The SAGE Handbook of Research Methods in Political Science and International Relations offers a comprehensive overview of research processes in social science - from the ideation and design of research projects, through the construction of theoretical arguments, to conceptualization, measurement, and data collection, and quantitative and qualitative empirical analysis - exposited through 65 major new contributions from leading international methodologists. Each chapter surveys, builds upon, and extends the modern state of the art in its area. Following through its six-part organization, undergraduate and graduate students, researchers and practicing academics will be guided through the design, methods, and analysis of issues in Political Science and International Relations: Part One: Formulating Good Research Questions and Designing Good Research Projects; Part Two: Methods of Theoretical Argumentation; Part Three: Conceptualization and Measurement; Part Four: Large-Scale Data Collection and Representation Methods; Part Five: Quantitative-Empirical Methods; Part Six: Qualitative and Mixed Methods.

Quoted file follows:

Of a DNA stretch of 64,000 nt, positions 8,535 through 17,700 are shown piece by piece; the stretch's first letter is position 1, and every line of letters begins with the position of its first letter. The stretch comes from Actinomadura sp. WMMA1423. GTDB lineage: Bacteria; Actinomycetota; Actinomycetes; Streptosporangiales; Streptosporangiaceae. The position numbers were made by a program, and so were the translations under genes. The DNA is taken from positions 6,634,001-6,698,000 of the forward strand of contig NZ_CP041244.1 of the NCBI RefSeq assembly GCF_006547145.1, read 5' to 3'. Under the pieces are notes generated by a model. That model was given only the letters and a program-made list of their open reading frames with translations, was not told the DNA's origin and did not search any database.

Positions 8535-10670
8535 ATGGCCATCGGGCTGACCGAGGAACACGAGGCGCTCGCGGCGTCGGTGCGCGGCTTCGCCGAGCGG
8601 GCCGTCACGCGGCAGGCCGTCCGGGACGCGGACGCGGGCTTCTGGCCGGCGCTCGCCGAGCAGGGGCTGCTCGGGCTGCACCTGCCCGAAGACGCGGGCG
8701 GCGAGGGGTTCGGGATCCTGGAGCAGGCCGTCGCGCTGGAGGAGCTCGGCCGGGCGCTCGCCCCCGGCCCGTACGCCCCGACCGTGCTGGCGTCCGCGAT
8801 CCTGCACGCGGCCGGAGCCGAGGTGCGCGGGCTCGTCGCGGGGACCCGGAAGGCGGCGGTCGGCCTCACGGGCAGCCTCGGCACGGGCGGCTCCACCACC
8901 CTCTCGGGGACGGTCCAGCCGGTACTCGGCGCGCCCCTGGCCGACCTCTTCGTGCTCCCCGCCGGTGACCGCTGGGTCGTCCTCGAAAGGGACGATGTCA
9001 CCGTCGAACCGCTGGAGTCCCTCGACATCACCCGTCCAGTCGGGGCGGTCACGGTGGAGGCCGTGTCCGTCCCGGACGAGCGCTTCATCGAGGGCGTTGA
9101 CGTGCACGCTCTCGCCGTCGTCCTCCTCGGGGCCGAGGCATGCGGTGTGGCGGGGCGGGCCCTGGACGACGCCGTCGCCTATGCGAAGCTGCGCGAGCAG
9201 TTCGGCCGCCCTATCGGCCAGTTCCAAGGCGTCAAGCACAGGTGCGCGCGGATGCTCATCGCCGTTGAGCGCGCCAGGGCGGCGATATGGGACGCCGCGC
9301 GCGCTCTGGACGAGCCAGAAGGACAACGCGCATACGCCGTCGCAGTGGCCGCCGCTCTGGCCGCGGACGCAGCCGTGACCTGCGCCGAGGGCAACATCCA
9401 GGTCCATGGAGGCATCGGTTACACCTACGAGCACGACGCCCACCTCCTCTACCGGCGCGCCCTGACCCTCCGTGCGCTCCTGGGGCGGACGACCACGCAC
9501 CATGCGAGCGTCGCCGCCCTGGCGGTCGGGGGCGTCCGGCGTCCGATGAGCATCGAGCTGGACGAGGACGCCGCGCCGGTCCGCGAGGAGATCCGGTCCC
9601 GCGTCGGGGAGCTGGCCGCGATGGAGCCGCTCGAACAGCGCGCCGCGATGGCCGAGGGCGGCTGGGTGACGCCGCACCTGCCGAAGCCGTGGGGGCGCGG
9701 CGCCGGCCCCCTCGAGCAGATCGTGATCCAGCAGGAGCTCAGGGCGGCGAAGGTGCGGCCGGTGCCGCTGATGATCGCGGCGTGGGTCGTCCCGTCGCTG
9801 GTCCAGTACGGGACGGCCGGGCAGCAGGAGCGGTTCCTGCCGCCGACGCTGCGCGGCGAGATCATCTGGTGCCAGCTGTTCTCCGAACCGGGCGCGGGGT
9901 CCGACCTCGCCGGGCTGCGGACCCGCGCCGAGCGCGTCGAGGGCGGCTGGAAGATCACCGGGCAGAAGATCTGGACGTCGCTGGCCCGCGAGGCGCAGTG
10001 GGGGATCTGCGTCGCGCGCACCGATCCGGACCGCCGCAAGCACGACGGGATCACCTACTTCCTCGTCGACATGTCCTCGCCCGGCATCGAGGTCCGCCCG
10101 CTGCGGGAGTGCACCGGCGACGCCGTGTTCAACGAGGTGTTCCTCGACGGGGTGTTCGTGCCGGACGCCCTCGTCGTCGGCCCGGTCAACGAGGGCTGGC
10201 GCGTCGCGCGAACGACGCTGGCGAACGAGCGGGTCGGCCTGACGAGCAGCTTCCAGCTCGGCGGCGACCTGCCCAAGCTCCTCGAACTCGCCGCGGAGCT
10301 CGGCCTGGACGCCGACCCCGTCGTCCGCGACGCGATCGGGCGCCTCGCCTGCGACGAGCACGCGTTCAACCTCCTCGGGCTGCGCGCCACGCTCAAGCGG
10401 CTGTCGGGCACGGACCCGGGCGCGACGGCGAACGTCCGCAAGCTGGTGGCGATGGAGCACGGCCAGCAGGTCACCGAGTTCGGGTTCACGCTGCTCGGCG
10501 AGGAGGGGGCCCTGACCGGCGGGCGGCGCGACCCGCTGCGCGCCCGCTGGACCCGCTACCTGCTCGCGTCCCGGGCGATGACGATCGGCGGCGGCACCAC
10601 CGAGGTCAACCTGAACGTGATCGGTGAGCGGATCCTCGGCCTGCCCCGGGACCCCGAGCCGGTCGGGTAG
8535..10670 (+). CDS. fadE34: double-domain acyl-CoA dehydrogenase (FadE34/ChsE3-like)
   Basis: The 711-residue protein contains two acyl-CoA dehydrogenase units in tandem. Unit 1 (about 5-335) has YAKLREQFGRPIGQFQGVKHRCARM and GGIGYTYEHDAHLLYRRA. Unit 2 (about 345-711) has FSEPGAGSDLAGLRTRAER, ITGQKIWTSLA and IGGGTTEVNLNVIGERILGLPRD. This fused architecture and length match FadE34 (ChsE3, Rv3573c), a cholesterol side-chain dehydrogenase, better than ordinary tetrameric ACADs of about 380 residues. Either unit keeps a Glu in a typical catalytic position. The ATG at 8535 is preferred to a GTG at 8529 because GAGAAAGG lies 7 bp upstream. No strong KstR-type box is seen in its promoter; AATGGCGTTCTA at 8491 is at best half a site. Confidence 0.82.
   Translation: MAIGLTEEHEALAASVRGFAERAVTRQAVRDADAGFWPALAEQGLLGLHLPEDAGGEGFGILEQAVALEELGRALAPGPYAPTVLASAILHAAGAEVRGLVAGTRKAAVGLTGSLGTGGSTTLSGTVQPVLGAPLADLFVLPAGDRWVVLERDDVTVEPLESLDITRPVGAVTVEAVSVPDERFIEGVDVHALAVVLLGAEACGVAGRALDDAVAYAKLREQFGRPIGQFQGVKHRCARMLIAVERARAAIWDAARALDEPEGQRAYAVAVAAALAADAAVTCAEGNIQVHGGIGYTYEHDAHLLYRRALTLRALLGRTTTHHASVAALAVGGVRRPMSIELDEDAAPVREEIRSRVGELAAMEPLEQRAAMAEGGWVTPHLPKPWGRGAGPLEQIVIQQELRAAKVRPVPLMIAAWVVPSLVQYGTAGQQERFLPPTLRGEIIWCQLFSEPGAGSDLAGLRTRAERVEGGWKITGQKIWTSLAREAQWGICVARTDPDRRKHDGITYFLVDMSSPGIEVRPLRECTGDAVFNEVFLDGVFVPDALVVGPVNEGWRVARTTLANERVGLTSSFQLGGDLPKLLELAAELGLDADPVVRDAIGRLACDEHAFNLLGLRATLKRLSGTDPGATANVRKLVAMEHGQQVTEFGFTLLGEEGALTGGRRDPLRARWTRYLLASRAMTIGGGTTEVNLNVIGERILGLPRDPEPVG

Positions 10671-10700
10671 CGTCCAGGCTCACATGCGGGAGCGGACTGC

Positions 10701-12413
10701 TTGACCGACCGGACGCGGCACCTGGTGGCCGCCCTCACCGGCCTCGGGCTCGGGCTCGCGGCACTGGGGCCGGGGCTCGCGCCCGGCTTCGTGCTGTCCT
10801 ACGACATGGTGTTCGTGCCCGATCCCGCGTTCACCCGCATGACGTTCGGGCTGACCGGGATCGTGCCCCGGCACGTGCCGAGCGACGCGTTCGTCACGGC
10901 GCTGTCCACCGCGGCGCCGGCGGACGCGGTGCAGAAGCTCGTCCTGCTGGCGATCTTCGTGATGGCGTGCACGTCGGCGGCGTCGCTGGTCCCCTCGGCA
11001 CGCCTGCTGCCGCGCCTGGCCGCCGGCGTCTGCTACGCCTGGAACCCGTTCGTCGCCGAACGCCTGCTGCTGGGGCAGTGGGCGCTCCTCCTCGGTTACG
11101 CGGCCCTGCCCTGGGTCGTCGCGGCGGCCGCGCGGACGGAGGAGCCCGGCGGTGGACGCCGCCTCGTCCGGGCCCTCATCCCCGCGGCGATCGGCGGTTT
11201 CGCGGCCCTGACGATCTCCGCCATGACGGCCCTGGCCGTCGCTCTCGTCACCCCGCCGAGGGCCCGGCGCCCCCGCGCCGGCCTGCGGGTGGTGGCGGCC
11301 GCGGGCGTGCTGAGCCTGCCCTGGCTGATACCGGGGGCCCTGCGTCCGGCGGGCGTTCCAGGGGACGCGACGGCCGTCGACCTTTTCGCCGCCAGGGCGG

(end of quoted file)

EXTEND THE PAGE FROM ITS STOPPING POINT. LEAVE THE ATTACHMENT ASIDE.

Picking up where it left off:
Chapter 46: Network Modeling: Estimation, Inference, Comparison, and Selection
Which international trade relationships are most likely to break down over the next decade? What predicts the level of cross-party collaboration in a legislature? Do online political discussion networks constitute as echo chambers? What these questions have in common is that they address systems of political relationships (trade, lawmaking, political communication) – systems that can be represented as networks in which political actors constitute the nodes, and the relationships constitute the edges between the nodes. Inferential network analysis represents a methodological class that can be drawn upon to answer questions like these. Most statistical models used in ...